West Nashville neighbors say disturbing sign is 'ugly side of gentrification'
NASHVILLE, Tenn. —
A sticker reading 'Poor people get out' was posted on a Metro street sign along Charlotte Avenue in West Nashville on Thursday.
Some neighbors said it's the ugly side of gentrification. The sign mysteriously disappeared a few hours after someone alerted FOX 17 News.
Raphael Crawford said the street sign looks a lot different on Thursday than it did when he photographed it Wednesday.
"I was astounded," Crawford said. "My heart sank just believing that someone was bold enough to post something like that. That sends a very negative, very strong message about how someone feels about those who are impoverished."
The sticker reading "Poor people get" is gone, but a Facebook live video posted on Tuesday got thousands of views.
"I feel like they want us out of here," said Nashville Resident Angelica Johnson. "They want us out of here. They want to build this 'it city' and we're not part of that."
"That sign is very hurtful to me because they’re saying poor people should leave, but this city is making poor people," said Johnson's friend Kutonia Smith Bond. "Everything is going up except the minimum wage."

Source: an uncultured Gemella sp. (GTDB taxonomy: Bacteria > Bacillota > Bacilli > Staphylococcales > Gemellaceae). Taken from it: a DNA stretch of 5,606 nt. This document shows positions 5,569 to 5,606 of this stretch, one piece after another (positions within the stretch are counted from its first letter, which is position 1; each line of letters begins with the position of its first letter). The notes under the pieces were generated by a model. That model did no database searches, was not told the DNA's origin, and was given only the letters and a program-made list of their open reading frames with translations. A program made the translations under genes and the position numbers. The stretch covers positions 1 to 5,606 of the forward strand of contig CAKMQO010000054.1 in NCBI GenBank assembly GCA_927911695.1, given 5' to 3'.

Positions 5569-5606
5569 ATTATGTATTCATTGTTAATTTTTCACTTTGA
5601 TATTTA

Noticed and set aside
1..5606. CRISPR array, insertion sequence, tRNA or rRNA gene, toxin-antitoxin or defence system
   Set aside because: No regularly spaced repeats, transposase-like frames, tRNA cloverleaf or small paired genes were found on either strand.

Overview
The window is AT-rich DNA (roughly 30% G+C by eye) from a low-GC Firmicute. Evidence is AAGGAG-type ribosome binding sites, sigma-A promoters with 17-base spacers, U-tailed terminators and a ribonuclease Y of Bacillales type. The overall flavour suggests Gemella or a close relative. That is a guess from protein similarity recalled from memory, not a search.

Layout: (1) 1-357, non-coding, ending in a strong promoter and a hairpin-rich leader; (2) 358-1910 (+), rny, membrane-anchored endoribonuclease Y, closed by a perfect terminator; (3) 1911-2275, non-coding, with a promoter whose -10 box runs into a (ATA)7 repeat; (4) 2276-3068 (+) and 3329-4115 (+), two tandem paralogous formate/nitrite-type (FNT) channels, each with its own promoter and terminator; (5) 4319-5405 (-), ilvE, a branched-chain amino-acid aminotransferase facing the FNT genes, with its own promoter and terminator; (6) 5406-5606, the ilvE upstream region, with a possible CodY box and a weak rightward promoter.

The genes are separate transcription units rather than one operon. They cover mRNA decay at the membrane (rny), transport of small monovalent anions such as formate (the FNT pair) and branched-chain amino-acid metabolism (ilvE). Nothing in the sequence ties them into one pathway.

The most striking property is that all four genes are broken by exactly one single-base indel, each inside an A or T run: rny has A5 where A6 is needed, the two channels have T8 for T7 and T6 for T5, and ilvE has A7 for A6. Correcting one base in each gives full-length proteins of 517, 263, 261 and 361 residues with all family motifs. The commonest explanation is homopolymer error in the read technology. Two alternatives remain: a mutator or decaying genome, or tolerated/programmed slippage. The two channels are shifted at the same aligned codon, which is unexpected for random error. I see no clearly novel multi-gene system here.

Like many older parts of town, new homes and businesses are rapidly changing parts of West Nashville along Charlotte Avenue.
"Maybe four and a half years ago, the building were standing in used to be the Wonder Bread Hostess Distribution Center and there wasn't a lot going on Charlotte Avenue." said Business Owner Jennifer Derryberry Mann.
Derryberry Mann didn't see the sign posted near her yoga studio but is disturbed by its message.
"In my heart of hearts, I would love to think that someone was putting it out to raise awareness about poverty to be provocative to try and help jar us out of the busyness of day-to-day lives," Derryberry Mann said. "My fear is that it’s just the callousness and a lack of regard for neighbors."
No one is sure who posted the sticker or who took it down, but it has people talking.
"I think it absolutely has a lot to do with gentrification and the attitude that it brings that somehow we’re better than you...[you] don’t belong here because this is now our place," Crawford said.